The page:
In Vendor Land, it's a short hop from capacity planning to storage resource management (SRM). A couple product guys from IBM volunteered to explain why this makes good business sense (even if it blows your budget).

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In Vendor Land, it's a short hop from capacity planning to storage resource management (SRM). A couple product guys from IBM volunteered to explain why this makes good business sense (even if it blows your budget).As I mentioned yesterday, the expansive nature of any capacity planning conversation became abundantly clear while reporting this story. But John Foley, market manager for IBM's TotalStorage Productivity Center (TPC) software, and his colleague, Jason Davison, TPC product manager, tried to explain why it was useful to blow out the capacity planning discussion to a broader data management perspective.

Regardless of how broad you believe the conversation ought to be, you can't know the scale of your problem or challenge without a good bit of discovery, according to Davison. "If we can't manage or discover all the servers, switches, and storage systems, then the product doesn't have value for the user since they'll have to do it manually," he said. So collecting that info -- down to the SAN devices and hosts -- is the first step in "discovering" the entire data center.

From there, users need to be able to generate reports in any format, with any frequency or metric(s) they require. TPC has more than 300 report types, which one hopes covers most the major bases and then some.

Then users can begin to discern how much total capacity they use, how much is allocated and utilized, at what percentage it's growing, and how soon current capacity will be maxed out.

"The critical word there is 'trending'," said Foley. "If it's growing 10% to 15% a month, how quickly will I run out of storage? We show you historical and projected data and when you'll run out of storage at this rate."

"The age of that data is also critical," Foley said. And here's where we go from talking about capacity planning to SRM.

On the server side, TPC goes into the files themselves and reports on duplicate files, the age of the data, and the last time it was accessed. "Anything that hasn't been accessed in a year might be a good candidate for archiving," Davison explains.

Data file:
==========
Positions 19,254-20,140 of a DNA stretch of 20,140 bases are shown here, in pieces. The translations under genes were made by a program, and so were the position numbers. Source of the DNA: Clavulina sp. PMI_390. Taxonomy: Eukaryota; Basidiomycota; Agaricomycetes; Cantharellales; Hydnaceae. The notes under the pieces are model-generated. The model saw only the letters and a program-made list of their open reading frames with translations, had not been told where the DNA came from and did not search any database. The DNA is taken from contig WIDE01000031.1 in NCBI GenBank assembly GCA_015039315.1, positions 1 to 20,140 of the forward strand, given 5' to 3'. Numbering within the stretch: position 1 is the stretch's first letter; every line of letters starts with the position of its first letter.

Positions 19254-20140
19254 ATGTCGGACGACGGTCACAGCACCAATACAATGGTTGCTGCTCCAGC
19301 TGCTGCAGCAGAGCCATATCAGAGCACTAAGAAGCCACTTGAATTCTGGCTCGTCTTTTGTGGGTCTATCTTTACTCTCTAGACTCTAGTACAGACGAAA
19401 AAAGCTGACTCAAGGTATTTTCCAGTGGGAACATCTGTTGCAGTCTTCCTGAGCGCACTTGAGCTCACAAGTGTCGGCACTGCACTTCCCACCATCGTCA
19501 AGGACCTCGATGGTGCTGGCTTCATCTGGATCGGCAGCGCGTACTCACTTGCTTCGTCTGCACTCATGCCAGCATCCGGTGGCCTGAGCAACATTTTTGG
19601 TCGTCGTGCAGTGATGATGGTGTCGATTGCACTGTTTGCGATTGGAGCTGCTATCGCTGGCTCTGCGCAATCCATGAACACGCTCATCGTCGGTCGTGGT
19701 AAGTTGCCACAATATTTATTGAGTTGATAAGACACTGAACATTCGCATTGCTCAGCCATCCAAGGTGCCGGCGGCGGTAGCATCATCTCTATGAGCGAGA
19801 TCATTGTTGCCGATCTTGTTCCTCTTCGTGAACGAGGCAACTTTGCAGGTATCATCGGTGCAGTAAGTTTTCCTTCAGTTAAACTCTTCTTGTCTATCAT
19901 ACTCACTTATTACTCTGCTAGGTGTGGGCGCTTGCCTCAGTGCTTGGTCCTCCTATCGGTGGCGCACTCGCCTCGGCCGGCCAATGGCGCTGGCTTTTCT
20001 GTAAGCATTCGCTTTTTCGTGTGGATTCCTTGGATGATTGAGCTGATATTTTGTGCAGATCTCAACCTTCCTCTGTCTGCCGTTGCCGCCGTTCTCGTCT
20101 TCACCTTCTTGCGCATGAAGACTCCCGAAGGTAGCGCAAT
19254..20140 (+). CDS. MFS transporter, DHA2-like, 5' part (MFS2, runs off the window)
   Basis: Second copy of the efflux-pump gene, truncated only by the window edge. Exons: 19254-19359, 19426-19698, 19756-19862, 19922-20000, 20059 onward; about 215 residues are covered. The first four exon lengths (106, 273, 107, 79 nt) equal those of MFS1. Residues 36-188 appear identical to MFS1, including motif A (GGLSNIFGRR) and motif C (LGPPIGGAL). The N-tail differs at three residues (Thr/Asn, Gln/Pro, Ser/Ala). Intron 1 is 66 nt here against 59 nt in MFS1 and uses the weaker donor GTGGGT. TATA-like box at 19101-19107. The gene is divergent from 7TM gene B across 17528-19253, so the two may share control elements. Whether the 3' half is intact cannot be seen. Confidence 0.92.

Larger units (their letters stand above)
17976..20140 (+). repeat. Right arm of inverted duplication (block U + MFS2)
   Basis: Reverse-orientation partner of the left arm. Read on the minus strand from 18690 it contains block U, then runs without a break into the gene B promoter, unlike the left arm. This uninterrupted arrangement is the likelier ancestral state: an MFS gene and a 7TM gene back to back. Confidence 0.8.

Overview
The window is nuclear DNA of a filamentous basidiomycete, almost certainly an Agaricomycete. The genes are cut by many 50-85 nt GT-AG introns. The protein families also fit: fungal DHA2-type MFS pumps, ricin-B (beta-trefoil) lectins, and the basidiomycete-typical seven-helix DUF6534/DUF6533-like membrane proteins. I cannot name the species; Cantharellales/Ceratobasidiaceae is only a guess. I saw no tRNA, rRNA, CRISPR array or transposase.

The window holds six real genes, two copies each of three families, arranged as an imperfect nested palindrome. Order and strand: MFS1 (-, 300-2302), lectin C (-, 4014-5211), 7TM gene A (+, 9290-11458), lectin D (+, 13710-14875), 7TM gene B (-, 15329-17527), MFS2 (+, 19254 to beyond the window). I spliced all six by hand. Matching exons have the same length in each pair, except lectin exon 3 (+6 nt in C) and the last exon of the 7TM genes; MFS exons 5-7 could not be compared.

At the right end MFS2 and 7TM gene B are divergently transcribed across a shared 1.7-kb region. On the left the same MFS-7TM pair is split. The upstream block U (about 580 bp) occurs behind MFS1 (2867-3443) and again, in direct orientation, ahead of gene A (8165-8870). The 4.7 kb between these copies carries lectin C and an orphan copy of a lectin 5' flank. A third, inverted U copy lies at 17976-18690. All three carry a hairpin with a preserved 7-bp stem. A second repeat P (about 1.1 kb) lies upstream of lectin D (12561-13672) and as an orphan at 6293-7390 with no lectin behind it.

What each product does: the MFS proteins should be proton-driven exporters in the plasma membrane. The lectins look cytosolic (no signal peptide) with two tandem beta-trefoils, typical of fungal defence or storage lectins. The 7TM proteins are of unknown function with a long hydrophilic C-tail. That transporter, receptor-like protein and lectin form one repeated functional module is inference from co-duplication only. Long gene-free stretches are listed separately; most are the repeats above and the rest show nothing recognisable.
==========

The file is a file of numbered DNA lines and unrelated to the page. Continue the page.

"We also give performance charts with throughput for switches, the I/O, and cache hits on storage systems to see it from a trends perspective, not just what it's doing right now," Davison added. Spreadsheets and written records don't offer that.

So in addition to capacity planning, SRM also handles topology discovery, and resource visualization from the application to the LUNs on the storage box, as well as capacity and performance management; change and configuration management; and best practices guidance.

With the advent of virtualization and tiered storage (think Serial ATA versus Fibre Channel), these kinds of functions -- beyond capacity planning -- become more critical. "What sets [SRM] apart are emerging and differentiating features like data classification, like information life cycle management; availability and root cause analysis; audit control; task automation; and performance analytics," Foley said.

Foley and Davison also emphasized that customers don't need a full-blown SRM solution for it to be useful -- TPC can do a basic health check on an entire storage system, or it can be used to measure if service level agreements are being met.

"Without SRM, you've just bought a Ferrari without a gas gauge or speedometer," Foley added. But just how broadly enterprises buy into this sports car analogy remains to be seen.

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About the Author(s)

Terry Sweeney, Contributing Editor

Terry Sweeney is a Los Angeles-based writer and editor who has covered technology, networking, and security for more than 20 years. He was part of the team that started Dark Reading and has been a contributor to The Washington Post, Crain's New York Business, Red Herring, Network World, InformationWeek and Mobile Sports Report.

In addition to information security, Sweeney has written extensively about cloud computing, wireless technologies, storage networking, and analytics. After watching successive waves of technological advancement, he still prefers to chronicle the actual application of these breakthroughs by businesses and public sector organizations.

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